August 31, 2021
Mike Mahon President
University of Lethbridge
Open letter calling for flexibility in program delivery to ensure a safe and effective learning environment.
Dear President Mahon,
Months ago, when the University of Lethbridge promised an in-person campus experience for Fall 2021, there was cautious optimism about the pandemic from our respective memberships. When it is safe to do so, we want to be back on campus for an in-person learning experience. However, the ground under which the decision to go back has shifted. There is wide agreement among experts that we are entering into a fourth wave of the COVID-19 pandemic, driven by the more infectious Delta variant. The return of K-12 and post-secondary classes to in-person delivery is now being overshadowed by this fourth wave.
While we commend your administration and counterparts at the UofA and UofC in developing mask mandates and rapid testing for the unvaccinated, we recognize you were forced to provide half measures under a Provincial Government that has completely dropped the ball during the worst public health crisis in over a century. We agree that nobody should be on campus if they are symptomatic. We agree that sick notes should not be required for accommodations of student illness. We agree, if learning must be face-to-face, the participants should be masked and ideally fully vaccinated.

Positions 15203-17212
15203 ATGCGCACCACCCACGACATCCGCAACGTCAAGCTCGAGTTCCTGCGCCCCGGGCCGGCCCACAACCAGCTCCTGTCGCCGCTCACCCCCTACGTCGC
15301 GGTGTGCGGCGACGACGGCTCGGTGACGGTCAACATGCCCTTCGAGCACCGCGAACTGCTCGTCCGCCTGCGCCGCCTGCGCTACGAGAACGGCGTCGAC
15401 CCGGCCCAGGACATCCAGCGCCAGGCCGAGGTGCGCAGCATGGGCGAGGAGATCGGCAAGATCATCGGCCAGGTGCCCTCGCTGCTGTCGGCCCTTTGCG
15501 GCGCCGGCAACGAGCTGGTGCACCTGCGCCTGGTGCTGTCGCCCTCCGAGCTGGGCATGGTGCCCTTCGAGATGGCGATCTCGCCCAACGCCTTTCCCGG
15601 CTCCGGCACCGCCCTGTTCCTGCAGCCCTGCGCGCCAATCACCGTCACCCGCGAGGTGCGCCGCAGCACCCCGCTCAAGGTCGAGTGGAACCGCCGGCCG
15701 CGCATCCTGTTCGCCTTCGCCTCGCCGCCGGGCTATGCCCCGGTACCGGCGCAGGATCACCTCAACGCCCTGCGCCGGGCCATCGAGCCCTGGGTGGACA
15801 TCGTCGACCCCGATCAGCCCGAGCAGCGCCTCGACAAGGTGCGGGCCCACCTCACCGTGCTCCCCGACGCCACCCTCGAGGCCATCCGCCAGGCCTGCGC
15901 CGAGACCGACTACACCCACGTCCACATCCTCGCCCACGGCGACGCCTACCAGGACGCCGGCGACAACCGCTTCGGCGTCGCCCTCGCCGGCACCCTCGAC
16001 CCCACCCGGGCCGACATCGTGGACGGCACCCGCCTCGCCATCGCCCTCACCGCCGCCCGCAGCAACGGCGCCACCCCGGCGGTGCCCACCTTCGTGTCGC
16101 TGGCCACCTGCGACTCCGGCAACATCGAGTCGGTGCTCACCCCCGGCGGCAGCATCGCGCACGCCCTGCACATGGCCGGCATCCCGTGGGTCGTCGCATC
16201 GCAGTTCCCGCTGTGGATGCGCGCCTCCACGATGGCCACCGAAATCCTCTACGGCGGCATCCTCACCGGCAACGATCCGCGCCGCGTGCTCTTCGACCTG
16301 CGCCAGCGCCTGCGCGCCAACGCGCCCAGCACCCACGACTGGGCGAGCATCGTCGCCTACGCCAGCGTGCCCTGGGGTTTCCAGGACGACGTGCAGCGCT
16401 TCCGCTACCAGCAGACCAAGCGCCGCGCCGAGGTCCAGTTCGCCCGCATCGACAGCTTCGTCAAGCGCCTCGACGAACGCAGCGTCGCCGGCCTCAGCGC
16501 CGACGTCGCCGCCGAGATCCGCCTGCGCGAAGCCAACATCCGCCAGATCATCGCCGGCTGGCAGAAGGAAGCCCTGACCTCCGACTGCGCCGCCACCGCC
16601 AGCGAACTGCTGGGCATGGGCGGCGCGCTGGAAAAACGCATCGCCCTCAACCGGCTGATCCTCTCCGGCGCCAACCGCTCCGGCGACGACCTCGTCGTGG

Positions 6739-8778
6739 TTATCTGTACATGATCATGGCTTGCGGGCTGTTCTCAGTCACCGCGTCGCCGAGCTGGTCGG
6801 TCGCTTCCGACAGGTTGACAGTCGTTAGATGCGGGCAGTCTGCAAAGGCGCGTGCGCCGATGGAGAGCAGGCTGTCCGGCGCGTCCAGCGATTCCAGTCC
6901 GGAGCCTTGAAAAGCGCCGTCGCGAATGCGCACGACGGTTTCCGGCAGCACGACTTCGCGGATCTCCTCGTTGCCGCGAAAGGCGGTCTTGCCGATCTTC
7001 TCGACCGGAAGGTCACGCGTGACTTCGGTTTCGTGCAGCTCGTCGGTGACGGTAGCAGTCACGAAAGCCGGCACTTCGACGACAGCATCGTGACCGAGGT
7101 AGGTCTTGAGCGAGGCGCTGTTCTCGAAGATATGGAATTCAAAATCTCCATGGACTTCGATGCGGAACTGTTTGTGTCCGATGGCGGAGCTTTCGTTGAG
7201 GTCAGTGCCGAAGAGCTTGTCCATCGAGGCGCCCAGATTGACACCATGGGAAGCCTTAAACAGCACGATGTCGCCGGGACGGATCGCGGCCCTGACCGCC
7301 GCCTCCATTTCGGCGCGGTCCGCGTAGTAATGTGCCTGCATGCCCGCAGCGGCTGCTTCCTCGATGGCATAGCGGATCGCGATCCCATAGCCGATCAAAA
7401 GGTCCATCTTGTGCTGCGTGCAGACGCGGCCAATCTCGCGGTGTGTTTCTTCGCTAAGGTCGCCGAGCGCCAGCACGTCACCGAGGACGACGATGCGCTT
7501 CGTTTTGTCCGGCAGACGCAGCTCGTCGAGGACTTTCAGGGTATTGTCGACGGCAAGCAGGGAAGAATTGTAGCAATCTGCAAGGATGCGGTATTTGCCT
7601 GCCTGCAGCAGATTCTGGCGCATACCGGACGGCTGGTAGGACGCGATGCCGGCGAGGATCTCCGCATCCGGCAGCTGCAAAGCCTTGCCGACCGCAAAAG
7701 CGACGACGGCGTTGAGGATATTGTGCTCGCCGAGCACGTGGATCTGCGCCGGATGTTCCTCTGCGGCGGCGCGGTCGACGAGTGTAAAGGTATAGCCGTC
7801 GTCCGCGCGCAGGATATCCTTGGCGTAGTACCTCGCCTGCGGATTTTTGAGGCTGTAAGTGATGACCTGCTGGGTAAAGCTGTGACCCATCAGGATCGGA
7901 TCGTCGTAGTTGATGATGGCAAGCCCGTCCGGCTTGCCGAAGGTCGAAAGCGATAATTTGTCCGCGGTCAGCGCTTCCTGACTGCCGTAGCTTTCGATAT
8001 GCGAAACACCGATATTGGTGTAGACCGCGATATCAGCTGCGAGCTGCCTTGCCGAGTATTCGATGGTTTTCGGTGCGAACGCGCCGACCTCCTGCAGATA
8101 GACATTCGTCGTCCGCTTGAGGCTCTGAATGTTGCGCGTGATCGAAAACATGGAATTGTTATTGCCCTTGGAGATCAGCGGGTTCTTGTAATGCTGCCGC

However, there are many factors which will prevent an entirely in-person classroom experience this Fall. There will be accommodations for mask and vaccine exemptions. There will be accommodations for immunocompromised students. There will be students in quarantine. There will be professors, instructors, sessional lecturers and teaching assistants in quarantine. There will be dependents of all of the above in quarantine, meaning that students, staff, and faculty will require accommodations for dependent care. There will be international students stuck in their home country.
Under these circumstances, it makes little sense to place all our bets on rescuing a plan that was first developed in a completely different epidemiological context. It is inevitable that our classrooms will evolve to a hybrid model of in-person and online, synchronous and asynchronous. Students and Faculty will be moving back and forth, with great disruption to learning. Or, health measures will be ignored, with the result being conflict in the classroom between those who are following health guidelines and those who are not. This is what primary and secondary students experienced last academic year and we in post-secondary were spared. It makes little sense to cultivate it this year.
But above all, people will become sick. Sicker than necessary and in some cases very sick. Or they will pass the virus on to their loved ones and dependents.